CAT 3 checks are required on complex, unusual or high hazard situations to increase the safety and effectiveness of designs and reduce the risk of temporary works failure.
Andun Engineering Consultants (Andun) provide independent BS5975 compliant Cat III checks for the construction industry. Our team have an excellent track record of performing CAT III checks on a variety of different schemes particularly in railway and nuclear environments.
Cat III checks are performed by our team of specialist temporary works designers; engineers that understand the checking process and needs of the project.
CHECKING TEMPORARY WORKS
The checking of temporary works is split into four categories under BS5975 from CAT 0 through to CAT 3. The correct checking category for a temporary works design is defined by the complexity and scope of a project, this also determines who can perform the check.
A Cat 3 or CAT III check is required when a temporary works design is complex, unusual or in a high hazard location; such as a nuclear environment or works adjacent to a railway.
ADDING VALUE TO CAT 3 CHECKS
Andun add value to Cat III checks by ensuring that our findings are not presented as pass/fail.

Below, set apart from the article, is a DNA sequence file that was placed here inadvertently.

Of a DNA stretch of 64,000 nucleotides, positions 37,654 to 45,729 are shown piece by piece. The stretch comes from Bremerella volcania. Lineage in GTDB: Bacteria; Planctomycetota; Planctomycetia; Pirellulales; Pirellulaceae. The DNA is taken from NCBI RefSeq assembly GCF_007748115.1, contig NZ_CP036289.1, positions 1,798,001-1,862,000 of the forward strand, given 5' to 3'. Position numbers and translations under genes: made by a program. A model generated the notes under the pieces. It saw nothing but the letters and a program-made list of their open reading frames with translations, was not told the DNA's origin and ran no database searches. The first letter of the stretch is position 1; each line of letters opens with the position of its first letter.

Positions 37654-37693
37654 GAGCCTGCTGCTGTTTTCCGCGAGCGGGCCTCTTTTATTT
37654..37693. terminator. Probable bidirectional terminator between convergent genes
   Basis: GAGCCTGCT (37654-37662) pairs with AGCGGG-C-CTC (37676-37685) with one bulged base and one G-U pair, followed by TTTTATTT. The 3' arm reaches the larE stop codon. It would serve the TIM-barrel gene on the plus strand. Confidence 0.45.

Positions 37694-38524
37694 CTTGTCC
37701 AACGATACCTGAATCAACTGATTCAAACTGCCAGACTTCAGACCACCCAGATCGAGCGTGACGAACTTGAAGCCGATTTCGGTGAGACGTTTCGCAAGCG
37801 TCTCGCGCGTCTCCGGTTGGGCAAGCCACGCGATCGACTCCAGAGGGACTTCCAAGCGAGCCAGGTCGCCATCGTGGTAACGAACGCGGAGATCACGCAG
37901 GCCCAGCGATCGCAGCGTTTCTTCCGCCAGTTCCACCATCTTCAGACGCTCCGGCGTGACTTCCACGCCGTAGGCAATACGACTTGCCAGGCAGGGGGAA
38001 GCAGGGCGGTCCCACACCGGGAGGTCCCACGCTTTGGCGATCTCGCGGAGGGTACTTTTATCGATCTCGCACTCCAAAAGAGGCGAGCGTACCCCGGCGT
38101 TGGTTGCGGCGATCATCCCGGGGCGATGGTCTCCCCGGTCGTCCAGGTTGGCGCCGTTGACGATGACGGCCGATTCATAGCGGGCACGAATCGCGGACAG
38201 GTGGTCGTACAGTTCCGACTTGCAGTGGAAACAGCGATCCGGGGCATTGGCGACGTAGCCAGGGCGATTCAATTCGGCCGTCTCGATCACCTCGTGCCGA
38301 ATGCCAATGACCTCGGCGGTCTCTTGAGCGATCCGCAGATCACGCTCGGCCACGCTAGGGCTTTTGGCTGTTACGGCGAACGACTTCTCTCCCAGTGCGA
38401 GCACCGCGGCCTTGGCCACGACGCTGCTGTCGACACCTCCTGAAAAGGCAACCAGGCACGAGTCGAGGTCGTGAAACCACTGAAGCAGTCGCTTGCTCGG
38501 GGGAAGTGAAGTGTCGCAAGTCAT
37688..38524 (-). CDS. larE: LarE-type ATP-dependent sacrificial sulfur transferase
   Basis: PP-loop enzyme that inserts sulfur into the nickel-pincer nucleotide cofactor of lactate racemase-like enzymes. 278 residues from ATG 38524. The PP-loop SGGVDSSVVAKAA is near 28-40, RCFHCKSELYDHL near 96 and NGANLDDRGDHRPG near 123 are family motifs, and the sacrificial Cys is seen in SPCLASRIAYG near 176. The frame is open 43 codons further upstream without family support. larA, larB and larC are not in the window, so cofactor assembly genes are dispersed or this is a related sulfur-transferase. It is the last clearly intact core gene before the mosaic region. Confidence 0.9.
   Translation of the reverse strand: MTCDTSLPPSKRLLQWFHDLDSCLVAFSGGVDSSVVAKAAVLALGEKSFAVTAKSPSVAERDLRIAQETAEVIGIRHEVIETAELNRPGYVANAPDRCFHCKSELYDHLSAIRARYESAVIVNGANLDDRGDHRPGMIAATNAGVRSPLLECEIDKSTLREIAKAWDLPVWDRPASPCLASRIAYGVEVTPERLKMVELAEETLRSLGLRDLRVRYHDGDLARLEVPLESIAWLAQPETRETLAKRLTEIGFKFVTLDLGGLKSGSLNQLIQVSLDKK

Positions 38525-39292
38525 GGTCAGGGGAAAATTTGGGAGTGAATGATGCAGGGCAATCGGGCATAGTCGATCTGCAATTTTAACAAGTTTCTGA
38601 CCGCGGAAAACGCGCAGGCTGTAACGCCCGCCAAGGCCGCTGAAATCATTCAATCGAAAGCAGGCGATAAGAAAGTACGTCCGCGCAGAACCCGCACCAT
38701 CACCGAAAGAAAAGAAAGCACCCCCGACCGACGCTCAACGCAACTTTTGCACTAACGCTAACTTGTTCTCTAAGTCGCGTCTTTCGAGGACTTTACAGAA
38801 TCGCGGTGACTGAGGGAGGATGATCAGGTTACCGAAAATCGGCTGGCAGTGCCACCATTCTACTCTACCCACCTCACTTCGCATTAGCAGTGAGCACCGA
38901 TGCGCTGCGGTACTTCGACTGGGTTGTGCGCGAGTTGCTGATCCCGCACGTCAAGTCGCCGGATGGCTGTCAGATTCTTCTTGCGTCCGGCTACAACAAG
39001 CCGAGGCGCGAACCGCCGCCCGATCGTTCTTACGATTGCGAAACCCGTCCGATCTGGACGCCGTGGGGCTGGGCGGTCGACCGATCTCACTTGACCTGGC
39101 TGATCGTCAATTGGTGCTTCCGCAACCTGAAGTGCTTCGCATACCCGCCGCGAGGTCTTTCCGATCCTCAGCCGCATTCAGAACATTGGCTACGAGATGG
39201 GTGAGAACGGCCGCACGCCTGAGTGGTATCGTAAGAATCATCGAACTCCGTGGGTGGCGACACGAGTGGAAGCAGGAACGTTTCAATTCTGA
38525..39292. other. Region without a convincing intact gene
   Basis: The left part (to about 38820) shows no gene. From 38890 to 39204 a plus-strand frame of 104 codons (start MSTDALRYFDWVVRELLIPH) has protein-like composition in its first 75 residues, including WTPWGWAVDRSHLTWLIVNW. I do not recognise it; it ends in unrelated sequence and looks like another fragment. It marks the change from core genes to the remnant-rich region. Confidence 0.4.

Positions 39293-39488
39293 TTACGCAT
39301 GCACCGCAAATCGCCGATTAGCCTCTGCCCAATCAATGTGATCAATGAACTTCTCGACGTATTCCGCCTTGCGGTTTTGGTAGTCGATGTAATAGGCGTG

Instead our team review projects and provide comprehensive feedback on the validity of the design. Our engineers, where appropriate, raise issues and work with the designer to resolve queries, while maintaining the requisite level of independence.
Where appropriate, we may suggest design changes that will deliver a benefit to the overall project team. Recommendations are based on project safety and design efficacy. The CAT III check may also identify potentially less labour intensive solutions or savings by using alternative materials.
CAT 3 CHECK EXAMPLE
An example of this, would be a crash deck that Andun were tasked to CAT III check, where we suggested a change from two layers of scaffold boards running on top of each other to two layers running perpendicular to each other.
This improved the load spread and reduced the likelihood of rubble punching through the crash deck. This had no impact on cost or erection timescales but enhanced the safety of the design.